Finally some good news on the flows: Due to increased inflow into Colebrook Reservoir, the MDC is currently releasing 168cfs from the dam (reading 175cfs at Riverton USGS gauge), and Lake McDonough is still releasing 100cfs into the East Branch (dumps in about 3/8 mile below UpCountry). And on top of this, the rain the past two days has pushed the Still River up, it’s currently 171cfs & dropping this morning (dumps in about ¼ mile below the Rt 20 bridge in Riverton). This puts the total flow in the permanent Catch & Release/TMA at 346cfs & dropping (I’d call that a medium level), historical median total flow for today would be 232cfs. This is a nice change from the low 50-100cfs total flow that has been the norm for the past 4 months. Also a better flow for both streamer & nymph fishing. Water is off-color but not muddy behind the shop this morning, plenty enough clarity to fish and it will increase as the day goes on (the Still River is dumping in the extra water and it clears up fast). And from the juncture of the East Branch & downstream, add another 100cfs to the flow. My guess is that there will be improved/normal flows in November the way things are setting up. Increased flows means you can bump your fly & tippet size up on your nymphs & streamers, as well as your tippet diameter. It also frequently pushes fish closer to the banks in many areas, and also gets bigger trout more active. We are still in peak color but on the downside now- some leaves have fallen, but some trees are just starting to change colors.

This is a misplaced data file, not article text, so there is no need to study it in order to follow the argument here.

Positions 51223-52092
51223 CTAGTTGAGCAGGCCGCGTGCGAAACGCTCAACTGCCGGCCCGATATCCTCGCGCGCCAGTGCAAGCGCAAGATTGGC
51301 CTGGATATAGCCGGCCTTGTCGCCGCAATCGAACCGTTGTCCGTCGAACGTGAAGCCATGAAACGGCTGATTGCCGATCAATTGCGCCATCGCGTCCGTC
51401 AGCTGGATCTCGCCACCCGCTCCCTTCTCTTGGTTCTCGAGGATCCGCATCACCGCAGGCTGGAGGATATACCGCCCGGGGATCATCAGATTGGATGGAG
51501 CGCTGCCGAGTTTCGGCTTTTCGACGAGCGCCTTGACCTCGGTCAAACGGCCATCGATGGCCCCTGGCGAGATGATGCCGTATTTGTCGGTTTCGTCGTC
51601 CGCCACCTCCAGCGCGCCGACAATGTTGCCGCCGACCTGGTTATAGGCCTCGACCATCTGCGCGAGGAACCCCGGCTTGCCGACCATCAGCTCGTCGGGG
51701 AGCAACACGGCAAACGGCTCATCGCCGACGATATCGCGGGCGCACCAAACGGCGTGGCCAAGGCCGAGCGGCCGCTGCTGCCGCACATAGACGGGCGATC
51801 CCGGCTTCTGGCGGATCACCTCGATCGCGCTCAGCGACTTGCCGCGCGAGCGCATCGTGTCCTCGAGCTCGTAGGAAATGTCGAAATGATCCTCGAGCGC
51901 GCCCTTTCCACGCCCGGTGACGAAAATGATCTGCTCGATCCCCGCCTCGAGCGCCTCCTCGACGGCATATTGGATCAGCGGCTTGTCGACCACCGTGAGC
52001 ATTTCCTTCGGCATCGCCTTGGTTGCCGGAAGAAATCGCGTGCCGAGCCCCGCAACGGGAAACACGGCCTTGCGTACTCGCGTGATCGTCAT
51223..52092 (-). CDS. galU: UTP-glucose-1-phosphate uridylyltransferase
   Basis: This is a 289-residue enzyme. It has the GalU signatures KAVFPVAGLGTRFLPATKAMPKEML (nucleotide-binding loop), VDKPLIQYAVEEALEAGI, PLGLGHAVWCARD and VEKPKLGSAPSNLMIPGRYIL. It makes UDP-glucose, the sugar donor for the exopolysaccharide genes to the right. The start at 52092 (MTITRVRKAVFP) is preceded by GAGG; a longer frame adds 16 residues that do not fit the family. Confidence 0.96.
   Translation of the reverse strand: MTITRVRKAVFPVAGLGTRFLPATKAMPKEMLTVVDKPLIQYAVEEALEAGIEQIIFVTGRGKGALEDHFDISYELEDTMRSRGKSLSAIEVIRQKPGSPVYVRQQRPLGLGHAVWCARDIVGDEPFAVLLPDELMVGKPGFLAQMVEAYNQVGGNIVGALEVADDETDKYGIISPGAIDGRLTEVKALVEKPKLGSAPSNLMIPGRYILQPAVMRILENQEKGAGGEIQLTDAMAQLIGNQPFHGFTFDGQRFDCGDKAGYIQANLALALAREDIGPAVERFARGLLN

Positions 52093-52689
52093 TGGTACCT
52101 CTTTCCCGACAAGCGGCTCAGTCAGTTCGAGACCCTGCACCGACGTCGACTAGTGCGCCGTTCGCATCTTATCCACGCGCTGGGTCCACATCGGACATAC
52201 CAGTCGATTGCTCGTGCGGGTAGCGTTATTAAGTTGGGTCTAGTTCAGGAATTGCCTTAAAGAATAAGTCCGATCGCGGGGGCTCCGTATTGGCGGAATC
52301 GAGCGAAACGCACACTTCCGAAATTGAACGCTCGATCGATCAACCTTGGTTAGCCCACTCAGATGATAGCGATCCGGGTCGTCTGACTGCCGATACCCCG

We are now in the beginning of the spawn, so don’t forget about eggs flies. DO NOT walk through redds (the circular/oval light colored patches in gravelly riffle water where the trout spawn & deposit their eggs), and DO NOT fish to fish sitting on the redds (they are spawning). There are plenty of non-spawning trout downstream of these areas eating eggs & bugs. FYI people are already unknowingly walking through redds, so please educate yourself & pay attention to where you walk. Best insect activity is still in the afternoon. If you must start early, use flies that are independent of hatching activity: streamers & “Junk Flies” (egg flies, Mops, Squirmy Worms, Green Weenies).
Water temp this morning is 50.5 degrees in Riverton, it reached 51 degrees there yesterday afternoon. MDC has been holding back water in the West Branch (reservoirs are about 85% full FYI) since July and doing the bare minimum releases they are allowed to do- the low flows we’ve had this year are NOT due to the drought we had this Summer. Otis Reservoir is currently letting out 30cfs (comes in above Colebrook River Lake), and the MDC has to add this to their planned water release. And typically in November they lower Highland Lake, and that will drain into the Still River (which dumps in a little below the Rt 20 bridge in Riverton).
The best fishing & hatches are typically in the11am-5pm time slot. FYI the afternoon Fall Blue Winged Olive hatches occur whether it is cloudy out or sunny, they have been running anywhere from #18-26. The other two main bugs are Tan Caddis #16-18, and Isonychia #12-14. There are also some other assorted Caddis. Virtually all of those are hatching in the late mornings/afternoons/early eves, which fits the old rule about the best time to trout fish: during the most pleasant/comfortable time of the day. The one exception to this is the Winter/Summer Caddis, which normally hatch in early to mid mornings, even in the Winter. The adults will sometimes be on the water in the evenings to egg lay.